What style of karate do you teach?

Kaizen Karate & Self-Defense teaches traditional Japanese Shotokan Karate. We call it a Shotokan "Blend." The majority of our katas, or forms, are Shotokan, such as the Tiakyoku and Pinan (or Heian) katas. However, we also have several Kokondo katas (Nikhaku, Sankaku, and Shihaku), and Chon Ji kata, which is a traditional Tae Kwon Do form, in our curriculum.

Will you honor our rank if we come from another martial arts school?

As a general rule, yes. If you are coming to us from another martial arts school and you earned a Blue Belt in a similar martial art, such as a different style of Karate or Tae Kwon Do, for example, we will honor your rank.

However, you will need to learn the all the forms, techniques, self-defense, etc., from our school up to the rank you enter our school at, and also the requirements to advance to the next rank at our school.

So, for example, if you come in as a Blue Belt, you will first learn everything to meet the requirements of a Blue Belt at our school. Then you'll learn what you need to advance to Purple Belt, the next rank.

But if you came to our school as a Blue Belt in Brazilian Jiu-Jitsu, you would begin your Karate training as a White Belt. These two martial arts, while both awesome, are completely different. 

I am an adult with previous injuries (bad back, knee, etc), and I want to do karate. Can you modify classes for me?

Absolutely. Karate can be practiced by adults of all ages.

Does your style of karate focus more on self-defense or sport?

Our Karate curriculum is primarily self-defense based. Shotokan Karate is an excellent martial art for self-protection, as noted in the Black Belt Magazine article "For Street Self-Defense, There Is No Better Martial Art Than Shotokan Karate."

A new student (White Belt) at our school, for example, will learn verbal self-defense for anti-bullying, how to escape an attempted abduction, and how to fall and roll safely if they are knocked over. When the student starts sparring (typically at Blue Belt), they will learn self-protection skills such as "stacking" multiple attackers. 

When our students reach Black Belt Club level (Blue Belt for 5-8 year-olds and Orange Belt for 9-12 year-olds), they can participate in tournaments, where they compete in forms and sparring competition, which we highly recommend. Since joining the Colorado Karate Association (CKA) in 2016, we have discovered that our students who compete see vast improvement in confidence, concentration, character and skill level.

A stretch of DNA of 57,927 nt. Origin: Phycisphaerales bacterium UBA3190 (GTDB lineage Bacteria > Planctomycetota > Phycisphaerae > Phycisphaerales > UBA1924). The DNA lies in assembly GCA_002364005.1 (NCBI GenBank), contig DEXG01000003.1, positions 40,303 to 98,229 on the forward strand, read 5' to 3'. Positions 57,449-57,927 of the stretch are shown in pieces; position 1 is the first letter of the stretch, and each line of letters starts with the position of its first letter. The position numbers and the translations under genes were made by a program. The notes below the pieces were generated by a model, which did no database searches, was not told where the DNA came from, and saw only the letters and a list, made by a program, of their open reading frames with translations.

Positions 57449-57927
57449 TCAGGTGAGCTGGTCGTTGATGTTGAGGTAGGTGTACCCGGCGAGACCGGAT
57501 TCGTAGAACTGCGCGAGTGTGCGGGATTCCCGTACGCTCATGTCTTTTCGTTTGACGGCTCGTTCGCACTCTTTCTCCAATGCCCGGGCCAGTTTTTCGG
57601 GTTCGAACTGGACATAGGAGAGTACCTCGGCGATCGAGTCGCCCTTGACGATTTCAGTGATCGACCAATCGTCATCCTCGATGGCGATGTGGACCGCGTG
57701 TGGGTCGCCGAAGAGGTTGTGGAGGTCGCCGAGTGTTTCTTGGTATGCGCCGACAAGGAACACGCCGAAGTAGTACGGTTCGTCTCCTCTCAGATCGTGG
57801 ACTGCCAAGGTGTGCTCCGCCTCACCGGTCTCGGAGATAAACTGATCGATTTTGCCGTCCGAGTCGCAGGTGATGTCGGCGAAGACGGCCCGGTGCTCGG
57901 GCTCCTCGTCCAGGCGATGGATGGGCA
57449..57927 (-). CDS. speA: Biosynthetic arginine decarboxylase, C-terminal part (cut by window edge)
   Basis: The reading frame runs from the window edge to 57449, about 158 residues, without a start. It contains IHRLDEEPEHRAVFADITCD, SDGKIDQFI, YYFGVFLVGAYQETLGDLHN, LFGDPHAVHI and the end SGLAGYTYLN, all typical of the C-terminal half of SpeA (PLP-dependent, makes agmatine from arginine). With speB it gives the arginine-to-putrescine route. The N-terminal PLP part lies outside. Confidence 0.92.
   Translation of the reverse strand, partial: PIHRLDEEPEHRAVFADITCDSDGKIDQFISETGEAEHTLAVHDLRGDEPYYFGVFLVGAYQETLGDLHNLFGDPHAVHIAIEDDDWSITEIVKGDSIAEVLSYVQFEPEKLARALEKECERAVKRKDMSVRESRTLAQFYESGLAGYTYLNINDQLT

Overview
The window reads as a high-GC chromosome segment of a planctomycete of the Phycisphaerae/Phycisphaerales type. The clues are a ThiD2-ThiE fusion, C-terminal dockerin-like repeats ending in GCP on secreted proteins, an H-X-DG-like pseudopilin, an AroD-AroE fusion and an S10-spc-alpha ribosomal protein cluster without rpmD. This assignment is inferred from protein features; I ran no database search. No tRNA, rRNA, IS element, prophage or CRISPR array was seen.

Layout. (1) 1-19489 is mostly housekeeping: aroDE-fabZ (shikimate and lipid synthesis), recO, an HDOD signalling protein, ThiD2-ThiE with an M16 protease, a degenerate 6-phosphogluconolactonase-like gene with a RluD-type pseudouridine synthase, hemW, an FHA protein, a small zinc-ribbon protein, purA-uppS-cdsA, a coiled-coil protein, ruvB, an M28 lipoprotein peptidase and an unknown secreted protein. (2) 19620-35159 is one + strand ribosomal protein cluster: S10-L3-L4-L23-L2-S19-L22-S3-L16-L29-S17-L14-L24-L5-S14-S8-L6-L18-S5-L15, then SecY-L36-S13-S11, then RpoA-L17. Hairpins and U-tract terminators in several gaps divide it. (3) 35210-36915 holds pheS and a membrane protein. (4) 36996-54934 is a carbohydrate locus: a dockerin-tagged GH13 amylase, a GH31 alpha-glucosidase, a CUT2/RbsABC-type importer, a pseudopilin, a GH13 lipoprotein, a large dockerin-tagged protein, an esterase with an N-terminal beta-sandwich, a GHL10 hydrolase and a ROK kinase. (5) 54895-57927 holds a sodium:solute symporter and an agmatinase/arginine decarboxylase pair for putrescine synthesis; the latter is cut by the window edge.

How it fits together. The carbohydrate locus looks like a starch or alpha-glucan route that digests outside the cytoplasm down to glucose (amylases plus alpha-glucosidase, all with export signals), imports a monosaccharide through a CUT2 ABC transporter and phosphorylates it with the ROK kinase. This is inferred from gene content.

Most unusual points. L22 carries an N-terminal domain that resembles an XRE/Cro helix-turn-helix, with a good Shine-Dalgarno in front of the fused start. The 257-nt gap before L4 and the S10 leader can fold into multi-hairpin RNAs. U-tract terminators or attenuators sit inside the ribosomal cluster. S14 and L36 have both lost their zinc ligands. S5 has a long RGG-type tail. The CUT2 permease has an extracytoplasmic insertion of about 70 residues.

So, while traditional Karate's main focus is always on self-defense, the competition aspect is also important on the student's journey to earn a Black Belt. 

What is the difference between your style of Karate and other martial arts?

Our style of Karate at Kaizen Karate & Self-Defense is primarily a "stand-up" martial art, where the student learns striking, blocking, and kicking. In that realm, our style is more "strike-heavy" compared to some other Karate or Tae Kwon Do styles, which may involve a lot of jump and acrobatic kicks, and are more "kick-heavy."

While our students do a lot of kicking and learn many different types of kicks (front kick, side kick, roundhouse kick, hook kick, etc.), our katas (forms) have a bigger focus on blocking, stances, and striking with hand speed.

Those new to martial arts training will often ask about the difference between Karate and Brazilian Jiu-Jitsu, which is another awesome martial art. These two martial arts are very different. While Karate is primarily "stand-up," Brazilian Jiu-Jitsu is primarily "ground" and more similar to wrestling and grappling. 

In our style of Karate, students will learn some ground survival techniques, such as how to keep a bully/bad guy from getting on top of them, and how to fight off an attacker choking them on the ground, for example. However, the majority of our Karate training is "stand-up," where the student is on his or her feet, not on the ground. 

Do you require us to sign a contract when we join your school?

Nope, we don't like contracts, so we don't do them.

We do require auto pay for your student's tuition, and per the auto-pay agreement, we need a 30-day notice to cancel or suspend your auto pay.

Tuition is non-refundable, but we will credit you tuition paid towards future classes. So, if you are taking your student out of class for a month-long family vacation in July, for example, and you notify us at the end of June, you will be billed for July. But then, when you return in August, we will credit you the July payment to your August classes. Then your auto pay would start back up again in September.